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Open Access Publications from the University of California

A Novel and Selective Nociceptin Receptor (NOP) Agonist (1-(1-((cis)-4-isopropylcyclohexyl)piperidin-4-yl)-1H-indol-2-yl)methanol (AT-312) Decreases Acquisition of Ethanol-Induced Conditioned Place Preference in Mice.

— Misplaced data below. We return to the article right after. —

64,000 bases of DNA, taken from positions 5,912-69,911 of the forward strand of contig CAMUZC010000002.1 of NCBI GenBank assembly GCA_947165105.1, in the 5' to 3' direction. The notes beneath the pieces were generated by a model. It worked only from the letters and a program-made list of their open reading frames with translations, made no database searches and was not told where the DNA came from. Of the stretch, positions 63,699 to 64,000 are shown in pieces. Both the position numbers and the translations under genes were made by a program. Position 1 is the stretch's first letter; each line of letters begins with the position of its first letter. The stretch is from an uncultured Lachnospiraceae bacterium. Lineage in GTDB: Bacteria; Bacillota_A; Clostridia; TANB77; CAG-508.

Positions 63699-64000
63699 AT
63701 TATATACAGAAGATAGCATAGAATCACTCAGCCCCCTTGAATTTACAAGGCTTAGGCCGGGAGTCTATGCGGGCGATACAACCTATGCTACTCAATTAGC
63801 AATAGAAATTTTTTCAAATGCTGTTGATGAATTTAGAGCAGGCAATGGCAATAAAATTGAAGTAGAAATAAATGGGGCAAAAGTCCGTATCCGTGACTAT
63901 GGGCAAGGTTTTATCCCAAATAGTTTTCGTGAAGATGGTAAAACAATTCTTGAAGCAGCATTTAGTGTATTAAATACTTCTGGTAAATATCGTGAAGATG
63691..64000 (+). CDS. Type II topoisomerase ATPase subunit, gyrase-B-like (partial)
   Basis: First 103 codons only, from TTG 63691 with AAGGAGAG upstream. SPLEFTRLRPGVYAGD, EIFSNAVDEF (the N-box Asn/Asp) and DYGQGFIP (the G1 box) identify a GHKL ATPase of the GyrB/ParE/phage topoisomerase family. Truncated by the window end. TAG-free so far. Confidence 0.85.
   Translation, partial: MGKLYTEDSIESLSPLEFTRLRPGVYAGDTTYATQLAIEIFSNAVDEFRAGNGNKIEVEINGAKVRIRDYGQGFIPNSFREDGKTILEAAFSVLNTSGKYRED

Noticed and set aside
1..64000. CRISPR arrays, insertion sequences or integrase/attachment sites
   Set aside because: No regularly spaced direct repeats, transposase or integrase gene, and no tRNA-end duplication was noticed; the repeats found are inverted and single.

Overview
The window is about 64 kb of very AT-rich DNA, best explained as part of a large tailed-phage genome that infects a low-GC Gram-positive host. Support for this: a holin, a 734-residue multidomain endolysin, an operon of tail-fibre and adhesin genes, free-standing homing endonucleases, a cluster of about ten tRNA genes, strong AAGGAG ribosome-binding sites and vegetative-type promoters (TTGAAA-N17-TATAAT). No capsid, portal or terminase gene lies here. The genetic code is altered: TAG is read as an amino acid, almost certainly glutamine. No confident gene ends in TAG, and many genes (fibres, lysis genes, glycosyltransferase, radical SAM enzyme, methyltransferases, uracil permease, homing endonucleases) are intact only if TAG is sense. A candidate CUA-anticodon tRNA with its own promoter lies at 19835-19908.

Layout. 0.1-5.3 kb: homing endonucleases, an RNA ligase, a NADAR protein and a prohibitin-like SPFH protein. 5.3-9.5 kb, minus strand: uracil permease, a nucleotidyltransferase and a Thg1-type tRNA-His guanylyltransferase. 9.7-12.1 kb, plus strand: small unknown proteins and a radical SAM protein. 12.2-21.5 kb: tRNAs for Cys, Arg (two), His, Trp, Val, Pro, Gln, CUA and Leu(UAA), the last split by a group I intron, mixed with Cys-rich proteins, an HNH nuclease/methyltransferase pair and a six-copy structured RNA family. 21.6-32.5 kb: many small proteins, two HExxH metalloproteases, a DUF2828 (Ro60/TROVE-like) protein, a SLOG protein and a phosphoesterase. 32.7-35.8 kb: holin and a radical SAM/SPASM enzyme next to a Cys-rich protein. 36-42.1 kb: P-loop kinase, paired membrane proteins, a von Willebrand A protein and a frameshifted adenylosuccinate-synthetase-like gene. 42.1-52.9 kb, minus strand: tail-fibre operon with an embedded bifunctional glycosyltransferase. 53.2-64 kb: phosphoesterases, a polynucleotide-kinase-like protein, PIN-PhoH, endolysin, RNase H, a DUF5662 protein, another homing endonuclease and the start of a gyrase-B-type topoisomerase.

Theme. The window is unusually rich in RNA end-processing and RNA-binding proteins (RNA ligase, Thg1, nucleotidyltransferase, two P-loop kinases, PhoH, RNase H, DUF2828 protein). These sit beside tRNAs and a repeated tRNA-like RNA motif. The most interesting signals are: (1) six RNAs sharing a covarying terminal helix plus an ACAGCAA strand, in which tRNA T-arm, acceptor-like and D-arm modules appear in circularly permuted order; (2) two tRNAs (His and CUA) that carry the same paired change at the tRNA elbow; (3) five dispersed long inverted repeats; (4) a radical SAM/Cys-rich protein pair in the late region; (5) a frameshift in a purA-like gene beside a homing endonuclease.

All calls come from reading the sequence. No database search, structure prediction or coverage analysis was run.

BACKGROUND:Nociceptin/orphanin FQ, the endogenous peptide agonist for the opioid receptor-like receptor (also known as NOP or the nociceptin receptor), has been shown to block the acquisition and expression of ethanol (EtOH)-induced conditioned place preference (CPP). Here, we report the characterization of a novel small-molecule NOP ligand AT-312 (1-(1-((cis)-4-isopropylcyclohexyl)piperidin-4-yl)-1H-indol-2-yl)methanol) in receptor binding and GTPγS functional assays in vitro. We then investigated the effect of AT-312 on the rewarding action of EtOH in mice using the CPP paradigm. Further, using mice lacking the NOP receptor and their wild-type controls, we also examined the involvement of NOP in the effect of AT-312. Motivational effects of AT-312 alone were also assessed in the CPP paradigm. METHODS:Female mice lacking NOP and/or their wild-type controls received conditioning in the presence or absence of the NOP agonist [AT-312 (1, 3, and 10 mg/kg) or the control NOP agonist SCH221510 (10 mg/kg)] followed by saline/EtOH for 3 consecutive days (twice daily) and tested for CPP in a drug-free state on the next day. RESULTS:Our in vitro data showed that AT-312 is a high-affinity, selective NOP full agonist with 17-fold selectivity over the mu opioid receptor and >200-fold selectivity over the kappa opioid receptor. The results of our in vivo studies showed that AT-312 reduced EtOH CPP at the lowest dose (1 mg/kg) tested but completely abolished EtOH CPP at higher doses (3 or 10 mg/kg) compared to their vehicle-treated control group. AT-312 (3 mg/kg) did not alter EtOH-induced CPP in mice lacking NOP, confirming that AT-312 reduced EtOH CPP through its action at the NOP receptor. AT-312 (3 mg/kg) did not induce reward or aversion when administered alone, showing that the novel small-molecule NOP agonist shows efficacy in blocking EtOH-induced CPP via the NOP receptor. CONCLUSIONS:Together, these data suggest that small-molecule NOP agonists have the potential to reduce alcohol reward and may be promising as medications to treat alcohol addiction.

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